“The majority of private practice owners … are highly unlikely to face an organizing effort,” Hughston says. Instead, she hopes the effort encourages all practice owners and managers to engage with their teams and collaborate on ways to recognize their staff, make them more engaged and happy in the workplace and find ways to increase pay and benefits.
Hughston says she's not sure what unionization will look like for practice owners yet, beyond changes in training, recognition, pay or benefits.
“Unionization is not an easy thing to do, and it's expensive.” - Christopher Allen, DVM, JD
Christopher Allen, DVM, JD, a regular dvm360 contributor and president of Associates in Veterinary Law, says there are no legal barriers to unionization of veterinary technicians, but that doesn't mean unionization is simple.
“Unionization is not an easy thing to do, and it's expensive,” Dr. Allen says. “Initially, the large corporations will find their labor costs increasing, and it will be more expensive for them to offer their services. If they can get enough members involved to strike or slow down business, profitability of hospitals with unions will drop.”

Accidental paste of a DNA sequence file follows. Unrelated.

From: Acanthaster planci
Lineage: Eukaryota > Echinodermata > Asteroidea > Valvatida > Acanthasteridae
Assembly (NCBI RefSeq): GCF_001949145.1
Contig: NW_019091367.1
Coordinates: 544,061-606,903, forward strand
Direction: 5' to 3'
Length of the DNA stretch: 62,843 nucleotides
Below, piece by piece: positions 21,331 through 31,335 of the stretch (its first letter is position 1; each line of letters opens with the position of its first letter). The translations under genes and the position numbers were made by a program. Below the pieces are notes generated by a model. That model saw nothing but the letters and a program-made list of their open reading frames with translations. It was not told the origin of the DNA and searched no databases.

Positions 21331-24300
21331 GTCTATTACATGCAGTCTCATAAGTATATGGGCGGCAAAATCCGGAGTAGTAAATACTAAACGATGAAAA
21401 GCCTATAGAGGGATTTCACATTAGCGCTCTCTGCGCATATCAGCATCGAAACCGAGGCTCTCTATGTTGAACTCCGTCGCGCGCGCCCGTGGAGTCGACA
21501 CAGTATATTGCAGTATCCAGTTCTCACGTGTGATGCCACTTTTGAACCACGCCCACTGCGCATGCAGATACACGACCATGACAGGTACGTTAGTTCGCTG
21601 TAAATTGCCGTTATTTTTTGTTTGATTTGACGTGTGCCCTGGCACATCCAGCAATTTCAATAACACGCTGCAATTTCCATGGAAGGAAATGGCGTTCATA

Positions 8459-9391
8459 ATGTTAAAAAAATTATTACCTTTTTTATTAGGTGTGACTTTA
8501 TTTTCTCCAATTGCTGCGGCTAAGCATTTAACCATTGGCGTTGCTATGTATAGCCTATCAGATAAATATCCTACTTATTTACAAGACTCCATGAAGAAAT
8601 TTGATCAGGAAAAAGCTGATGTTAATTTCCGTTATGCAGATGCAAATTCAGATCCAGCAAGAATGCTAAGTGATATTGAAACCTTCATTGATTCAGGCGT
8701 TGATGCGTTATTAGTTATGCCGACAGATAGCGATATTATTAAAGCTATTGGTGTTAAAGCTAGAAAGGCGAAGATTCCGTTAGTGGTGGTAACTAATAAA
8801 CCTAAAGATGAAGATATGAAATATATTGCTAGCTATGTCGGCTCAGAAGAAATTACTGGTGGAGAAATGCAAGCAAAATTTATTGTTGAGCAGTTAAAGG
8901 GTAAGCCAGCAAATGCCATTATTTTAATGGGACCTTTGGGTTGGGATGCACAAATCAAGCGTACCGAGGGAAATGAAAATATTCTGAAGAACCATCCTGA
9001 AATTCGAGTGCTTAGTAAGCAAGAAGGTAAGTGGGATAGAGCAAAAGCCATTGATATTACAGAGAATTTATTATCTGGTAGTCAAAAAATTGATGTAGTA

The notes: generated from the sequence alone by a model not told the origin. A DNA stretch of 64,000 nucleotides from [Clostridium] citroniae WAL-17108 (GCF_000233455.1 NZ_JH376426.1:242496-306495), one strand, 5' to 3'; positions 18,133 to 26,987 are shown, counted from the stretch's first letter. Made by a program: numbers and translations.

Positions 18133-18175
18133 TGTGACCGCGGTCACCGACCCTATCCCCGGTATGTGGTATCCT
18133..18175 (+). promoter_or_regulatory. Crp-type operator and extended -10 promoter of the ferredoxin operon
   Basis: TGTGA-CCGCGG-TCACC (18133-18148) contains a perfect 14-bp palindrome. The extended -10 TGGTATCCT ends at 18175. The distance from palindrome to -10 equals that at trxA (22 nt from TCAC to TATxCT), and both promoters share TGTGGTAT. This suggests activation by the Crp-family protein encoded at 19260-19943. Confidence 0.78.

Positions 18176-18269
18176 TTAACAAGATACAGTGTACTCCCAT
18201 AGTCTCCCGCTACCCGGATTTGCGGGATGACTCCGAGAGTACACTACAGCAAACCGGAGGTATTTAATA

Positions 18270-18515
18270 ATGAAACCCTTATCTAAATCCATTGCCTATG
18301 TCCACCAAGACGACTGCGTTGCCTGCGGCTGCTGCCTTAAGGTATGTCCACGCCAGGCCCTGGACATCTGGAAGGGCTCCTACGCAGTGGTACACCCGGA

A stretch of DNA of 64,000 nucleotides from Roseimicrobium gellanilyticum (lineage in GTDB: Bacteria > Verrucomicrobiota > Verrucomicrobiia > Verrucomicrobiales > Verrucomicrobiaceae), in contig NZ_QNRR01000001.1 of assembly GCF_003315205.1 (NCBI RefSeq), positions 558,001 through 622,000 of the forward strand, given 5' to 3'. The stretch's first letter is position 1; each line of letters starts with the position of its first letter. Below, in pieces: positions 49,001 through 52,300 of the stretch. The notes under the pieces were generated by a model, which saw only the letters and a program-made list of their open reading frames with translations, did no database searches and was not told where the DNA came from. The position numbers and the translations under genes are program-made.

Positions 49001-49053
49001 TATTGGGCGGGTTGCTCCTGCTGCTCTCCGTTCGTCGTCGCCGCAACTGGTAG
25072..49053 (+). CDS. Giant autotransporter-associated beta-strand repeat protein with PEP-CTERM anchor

Dr. Allen adds that while Hughston may be right that small practices won't be among the first to unionize, he says those types of practices are disappearing, and those that are left will face a ripple effect if unionization spreads through the profession.
“Corporate practices are proliferating, and larger practices are being bought up. In the world of private practices, we're still talking about people's livelihoods,” Dr. Allen says. “There is going to be pressure in the upward direction on practices that are not unionized because they will have to compete for staff.”
Even the greatest workplace and culture, in the end, may not compensate for low salaries, Allen says: “There comes a point where it's not rational for someone who's trying to be a breadwinner to give in to the fact that they enjoy their workplace.”
Freelance writer Rachael Zimlich worked as a reporter for dvm360 magazine before returning to school to become a registered nurse. She now works at The Cleveland Clinic.